Medically reviewed by, Russell Braun RPH
Have you tried and failed to reach a health related goal in the past? Unless you’re perfect your answer should have been yes. Wouldn’t it be great if there was a way to improve your likelihood of success by 85% – 95%? The great news is that there is a way to do that and it is easier than you think. It simply involves having an accountability partner who is armed with the right questions.
When it comes to your health, there is no more important reason to achieve goals. Disease is becoming the norm in the western world with poor diets and sedentary lifestyles. You need to have someone who will help tell you the why you need to exercise when you don’t feel like it.
What Is an Accountability Partner?
An accountability partner is a person who coaches another person with the idea of helping them meet a goal or commitment. Some people think of the term “accountability partner” in a negative light. They may think of it as someone who dishes out discipline or punishment.
You need to look at an accountability partner as a coach and a friend. Someone who is on your side cheering you toward achieving your goal. When in search of an accountability partner this is the type of person you’re looking for. The goal would be for this relationship to be an ongoing friendship.
Why is it Important to Have an Accountability Partner?
Accountability partners can have an enormous impact on your ability to reach a goal. Multiple studies have been done looking at what makes you more likely to reach a goal. They all found correlation between having an accountability partner and increased chance of goal attainment.
The American Society of Training and Development did a study that found just committing something to another person increased the chance of meeting a goal to 65%. When that commitment was backed up by an accountability partner the chance increased to 95%!
As you can see in the chart below there are many things you can do to increase your chances of achieving a goal. However, if you want to almost ensure it, the accountability partner is the key. These are not made up numbers, in fact the American Psychological Association has studies to support this as well.
Accountability Partner Questions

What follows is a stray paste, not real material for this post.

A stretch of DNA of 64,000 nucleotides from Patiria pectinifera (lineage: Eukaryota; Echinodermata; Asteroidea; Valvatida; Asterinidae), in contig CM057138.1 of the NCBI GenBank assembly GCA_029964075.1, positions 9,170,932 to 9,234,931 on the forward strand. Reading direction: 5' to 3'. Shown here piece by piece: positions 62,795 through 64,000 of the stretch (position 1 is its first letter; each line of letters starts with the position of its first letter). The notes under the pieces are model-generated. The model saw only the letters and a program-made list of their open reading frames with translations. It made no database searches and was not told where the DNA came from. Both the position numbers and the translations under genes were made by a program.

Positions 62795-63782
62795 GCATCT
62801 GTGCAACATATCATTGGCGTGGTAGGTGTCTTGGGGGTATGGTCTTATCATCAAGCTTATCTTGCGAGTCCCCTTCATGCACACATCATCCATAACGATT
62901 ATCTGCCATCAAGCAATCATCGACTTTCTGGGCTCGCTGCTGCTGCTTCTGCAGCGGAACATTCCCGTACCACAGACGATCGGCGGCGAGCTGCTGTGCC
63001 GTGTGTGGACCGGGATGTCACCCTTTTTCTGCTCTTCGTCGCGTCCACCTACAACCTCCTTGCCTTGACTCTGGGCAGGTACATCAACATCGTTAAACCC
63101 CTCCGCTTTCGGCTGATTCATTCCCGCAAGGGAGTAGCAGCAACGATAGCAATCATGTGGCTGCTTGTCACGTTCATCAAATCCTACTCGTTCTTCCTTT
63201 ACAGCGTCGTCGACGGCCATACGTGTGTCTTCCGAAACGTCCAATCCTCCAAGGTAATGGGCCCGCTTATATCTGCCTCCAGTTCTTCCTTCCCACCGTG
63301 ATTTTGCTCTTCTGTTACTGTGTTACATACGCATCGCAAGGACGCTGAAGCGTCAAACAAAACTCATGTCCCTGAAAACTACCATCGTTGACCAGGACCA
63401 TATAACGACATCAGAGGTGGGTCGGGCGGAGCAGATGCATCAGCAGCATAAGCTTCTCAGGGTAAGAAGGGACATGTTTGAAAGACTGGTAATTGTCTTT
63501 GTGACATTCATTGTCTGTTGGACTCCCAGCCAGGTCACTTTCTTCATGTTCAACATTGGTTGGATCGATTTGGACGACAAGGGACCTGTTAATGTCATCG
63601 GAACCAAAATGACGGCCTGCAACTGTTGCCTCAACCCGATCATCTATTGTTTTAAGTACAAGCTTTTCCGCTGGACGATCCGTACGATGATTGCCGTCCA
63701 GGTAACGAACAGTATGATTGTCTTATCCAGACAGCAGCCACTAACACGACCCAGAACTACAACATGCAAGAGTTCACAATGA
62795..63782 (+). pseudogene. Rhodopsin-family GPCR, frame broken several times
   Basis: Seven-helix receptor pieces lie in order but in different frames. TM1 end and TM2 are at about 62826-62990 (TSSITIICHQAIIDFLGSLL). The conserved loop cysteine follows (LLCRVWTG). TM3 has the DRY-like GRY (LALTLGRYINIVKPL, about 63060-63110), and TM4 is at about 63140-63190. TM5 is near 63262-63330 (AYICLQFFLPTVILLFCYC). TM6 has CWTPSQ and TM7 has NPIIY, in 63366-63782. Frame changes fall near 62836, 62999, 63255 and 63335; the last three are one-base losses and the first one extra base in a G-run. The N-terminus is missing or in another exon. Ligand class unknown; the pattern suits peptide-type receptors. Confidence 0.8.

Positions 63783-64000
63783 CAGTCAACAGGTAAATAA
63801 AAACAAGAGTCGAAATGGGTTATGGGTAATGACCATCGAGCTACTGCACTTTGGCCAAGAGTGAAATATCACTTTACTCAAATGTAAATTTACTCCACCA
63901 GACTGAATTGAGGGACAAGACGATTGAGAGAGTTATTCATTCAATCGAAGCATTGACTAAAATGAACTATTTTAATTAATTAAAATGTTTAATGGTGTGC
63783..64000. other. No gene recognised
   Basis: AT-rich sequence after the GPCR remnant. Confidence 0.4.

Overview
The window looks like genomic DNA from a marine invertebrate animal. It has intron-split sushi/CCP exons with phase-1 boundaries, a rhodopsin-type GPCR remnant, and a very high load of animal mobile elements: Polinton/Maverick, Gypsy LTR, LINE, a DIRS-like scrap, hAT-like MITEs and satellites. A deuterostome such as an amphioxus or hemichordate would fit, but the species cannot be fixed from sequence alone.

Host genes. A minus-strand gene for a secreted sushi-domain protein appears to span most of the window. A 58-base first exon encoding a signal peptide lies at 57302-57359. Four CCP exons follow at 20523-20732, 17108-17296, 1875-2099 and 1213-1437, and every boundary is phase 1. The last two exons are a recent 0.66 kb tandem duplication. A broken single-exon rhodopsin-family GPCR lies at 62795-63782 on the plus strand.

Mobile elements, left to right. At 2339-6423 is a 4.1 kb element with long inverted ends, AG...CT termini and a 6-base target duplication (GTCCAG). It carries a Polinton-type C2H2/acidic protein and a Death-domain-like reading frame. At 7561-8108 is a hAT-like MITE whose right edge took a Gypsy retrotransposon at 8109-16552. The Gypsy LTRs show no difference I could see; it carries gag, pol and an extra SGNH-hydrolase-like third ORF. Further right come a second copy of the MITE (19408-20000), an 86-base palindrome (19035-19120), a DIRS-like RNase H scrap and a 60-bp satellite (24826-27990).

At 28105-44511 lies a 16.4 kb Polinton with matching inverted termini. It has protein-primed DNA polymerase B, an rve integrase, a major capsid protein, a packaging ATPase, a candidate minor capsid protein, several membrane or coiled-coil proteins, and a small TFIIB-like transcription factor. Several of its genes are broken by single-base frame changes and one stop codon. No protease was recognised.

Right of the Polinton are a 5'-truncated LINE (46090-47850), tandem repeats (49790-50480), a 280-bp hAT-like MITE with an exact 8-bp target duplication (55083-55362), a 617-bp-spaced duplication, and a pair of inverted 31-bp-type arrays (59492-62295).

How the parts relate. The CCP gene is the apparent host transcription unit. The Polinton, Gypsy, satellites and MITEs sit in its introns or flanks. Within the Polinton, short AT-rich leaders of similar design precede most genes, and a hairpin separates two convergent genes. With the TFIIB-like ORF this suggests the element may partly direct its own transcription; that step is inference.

- They are free
- Help build friendship
- You learn about your partner and yourself
- Helping them returns value to you
- Allows you to feel fulfilled
- Can be similar to masterminds
- You and partner may not be a good match
- Scheduling can be challenging
- Arguments could set you back in pursuit of goals
How do You Determine Accountability?
The ultimate way you know if you’re being held accountable is to see the end result. However, that will take time so there needs to be a way to determine accountability in early stages of progress.
It is important to show your accountability partner you can be trusted and your word is good. The only way for that to happen is when you clearly lay out:
- How it will be measured
- When is feedback provided
- What are consequences of not meeting goals
The best way to go about laying this out is with SMART goals. These type of goals are the best way to determine accountability.
|S – Specific||The goal is direct, detailed and meaningful.||I will walk more so that I am getting 150 minutes of exercise per week.|
|M – Measurable||It is able to be measured in order to track progress.||I will schedule 5 walks each 30 minute in length per week.|
|A – Attainable||The goal is realistic and you have the tools to reach it.||I may have to take short breaks or walk more slowly while building up endurance.|
|R – Relevant||It aligns with your overall improvement in health habits.||This helps me achieve my daily steps and movement goal for the week.|
|T – Timebound||Your goal has a specific time for completion||Every Sunday I will look at my walk time per week and ensure that the goal of 150 minutes was met.|
What do You Expect From an Accountability Partner?
Your accountability partner is going to be someone you interact with frequently. Therefore, you will want to chose this person wisely.
That doesn’t mean you should choose a softy who will let you get by with things. That will not help you achieve your goals. Instead you should expect the following at a minimum from your accountability partner:
- You are coaching each other
- They agree to listen first
- There is scheduled feedback
- You discuss challenges